To examine the potential source populations for recolonization of Krakatau spatial and non-spatial assignment methods were implemented in BAPS 5.3 (Corander and Marttinen 2006; Corander et al. 2008). Populations with fewer than fifteen genetically distinct individuals were excluded from this analysis. BAPS implements a stochastic optimization procedure rather than a Markov chain Monte Carlo (MCMC), and therefore generally performs more quickly than the program Structure (Falush et al. 2003) with similar results (Latch et al. 2006). Individuals were grouped into the localities from which they were sampled using the ‘cluster by groups’ option, and structure was inferred as clusters of groups. This method was employed because the distance between individuals within localities is trivial relative to the scale of the entire study. The ‘cluster by groups’ option was therefore most appropriate (see Corander et al. 2008 for a detailed description). In each analysis, maximum K (the number of genetic clusters) was input at intervals of 5 from 5 to 50 (program input: 5, 10, 15, 20, 25, 30, 35, 40, 45, 50). The K value with the lowest log likelihood, “log(ml)”, was then called K′ and a more focused search was run a further 5 times with maximum K set to K′, K′ − 1 and K′ + 1 (example input for K′ = 15: 14, 14, 14, 14, 14, 15, 15, 15, 15, 15, 16, 16, 16, 16, 16). From these results, the K value with the lowest log (ml), called K, was used to chart the genetic clustering of localities. The spatial method incorporates the geographic proximity of samples into the assignment algorithm when the genetic data are insufficient to resolve cluster membership. Likelihood scores between the spatial and non-spatial methods are directly comparable within each species and are informative as to which analysis produces the more likely structure (J. Corander, pers. comm.). The conditional posterior probability, or ‘local uncertainty,’ in the assignment of a locality to a specific cluster was also calculated by BAPS (equation 11 in Corander et al. 2008). Admixture inferences were not used because of a strong need for a biologically meaningful number of ancestral populations which is used as prior information (Corander and Marttinen 2006) and which was not available in this case.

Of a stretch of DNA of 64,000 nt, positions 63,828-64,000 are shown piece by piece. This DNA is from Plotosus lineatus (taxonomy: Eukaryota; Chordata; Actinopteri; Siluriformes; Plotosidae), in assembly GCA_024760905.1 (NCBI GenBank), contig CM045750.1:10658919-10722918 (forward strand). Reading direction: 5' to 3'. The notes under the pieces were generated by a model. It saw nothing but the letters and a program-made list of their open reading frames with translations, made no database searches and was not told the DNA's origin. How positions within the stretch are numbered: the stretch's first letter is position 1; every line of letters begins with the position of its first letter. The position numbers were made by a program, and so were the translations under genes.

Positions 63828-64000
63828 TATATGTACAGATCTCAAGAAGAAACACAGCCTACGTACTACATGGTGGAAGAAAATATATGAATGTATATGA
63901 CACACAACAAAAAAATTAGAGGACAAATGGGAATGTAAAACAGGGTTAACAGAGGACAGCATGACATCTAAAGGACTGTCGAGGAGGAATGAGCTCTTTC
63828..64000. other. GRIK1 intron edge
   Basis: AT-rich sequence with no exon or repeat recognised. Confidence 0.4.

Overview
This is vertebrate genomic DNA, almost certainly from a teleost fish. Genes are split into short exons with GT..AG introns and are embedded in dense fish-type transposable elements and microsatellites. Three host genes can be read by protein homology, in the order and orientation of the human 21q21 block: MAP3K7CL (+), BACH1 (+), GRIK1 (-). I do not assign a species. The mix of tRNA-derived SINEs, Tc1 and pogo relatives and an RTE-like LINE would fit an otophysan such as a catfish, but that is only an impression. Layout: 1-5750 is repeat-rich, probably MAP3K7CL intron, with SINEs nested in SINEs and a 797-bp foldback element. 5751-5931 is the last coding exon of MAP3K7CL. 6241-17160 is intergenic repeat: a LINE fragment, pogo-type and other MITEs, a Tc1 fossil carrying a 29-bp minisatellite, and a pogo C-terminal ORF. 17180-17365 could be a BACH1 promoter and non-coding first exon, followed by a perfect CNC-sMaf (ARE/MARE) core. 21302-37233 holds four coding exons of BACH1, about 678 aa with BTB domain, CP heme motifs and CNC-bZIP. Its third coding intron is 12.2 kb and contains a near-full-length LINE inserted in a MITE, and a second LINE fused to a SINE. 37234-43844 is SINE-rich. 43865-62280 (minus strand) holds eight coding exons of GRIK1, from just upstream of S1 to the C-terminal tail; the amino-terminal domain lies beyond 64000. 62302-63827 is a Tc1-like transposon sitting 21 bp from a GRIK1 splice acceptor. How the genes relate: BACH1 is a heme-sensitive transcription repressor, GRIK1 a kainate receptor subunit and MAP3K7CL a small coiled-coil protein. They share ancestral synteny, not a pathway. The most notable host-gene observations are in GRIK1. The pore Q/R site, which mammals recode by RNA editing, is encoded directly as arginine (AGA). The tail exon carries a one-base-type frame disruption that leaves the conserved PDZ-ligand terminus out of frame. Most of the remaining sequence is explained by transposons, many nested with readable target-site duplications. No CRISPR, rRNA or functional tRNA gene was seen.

Genetic structure and migration

In order to infer genetic differentiation among regions, with the aim of identifying source populations for the recolonization of the Sunda Strait, pairwise F ST values were calculated in Arlequin 3.11 and tested for significance at p = 0.05 with the FDR correction for multiple test (Benjamini and Hochberg 1995).

A matrix of pairwise immigration was also estimated among regions using the Bayesian assignment method implemented in BayesAss+ 1.2 (Wilson and Rannala 2003). Default settings for burn-in (200,000), number of MCMC iterations (3 million), and sampling frequency (2,000) were appropriate to reach convergence based on visual inspection of likelihood scores. Regions with fewer than fifteen genetically distinct individuals were excluded from this analysis.

Results

Heterozygosity, clonality, and genetic diversity

For P. damicornis, 682 individuals were genotyped and analyzed at 9 microsatellite loci. The number of alleles per locus ranged from 8 at locus Pd2-006 to 28 at locus PV2 (mean = 14.00). Twelve multilocus genotypes were observed in more than one individual; however, only four of these were observed in more than two individuals (Table 4). In total, 14 P. damicornis individuals were removed from subsequent analyses.

For S. hystrix, 823 individuals were genotyped and analyzed at 7 microsatellite loci. The number of alleles per locus ranged from 8 at locus Sh3-003 and Sh3-008 to 24 at locus Sh2-006 (mean = 14.43). Forty-nine multilocus genotypes were observed in more than one individual; however, only 12 of these were observed in more than two individuals (Table 5). In total, 74 S. hystrix individuals were removed from subsequent analyses.

Departures from Hardy–Weinberg equilibrium were evident in many cases based on significantly positive and negative F IS values (Tables 2 and 3) and, as a result, Genepop detected the possibility of null alleles in many populations (data not shown). Similarly, linkage disequilibrium was detected in some cases, but was not consistent across loci and study localities and no two loci were linked in all localities (data not shown). Underwood et al. (2007) and van Oppen et al. (2008) attribute inconsistent Hardy–Weinberg and linkage disequilibrium in S. hystrix from Western Australia and the Great Barrier Reef to genetic subdivision at the local scale, combined with admixture of populations, and concluded that null alleles were not a cause of the heterozygote deficits. High levels of genetic subdivision at the local scale in both P. damicornis and S. hystrix in Krakatau and throughout Indonesia (see results from BAPS 5.3) lead to the same conclusion here and therefore did not preclude further analyses with these data.

Table 2 Allele data for P. damicornis for populations where Ng ≥ 15
Table 3 Allele data for S. hystrix for populations where Ng ≥ 15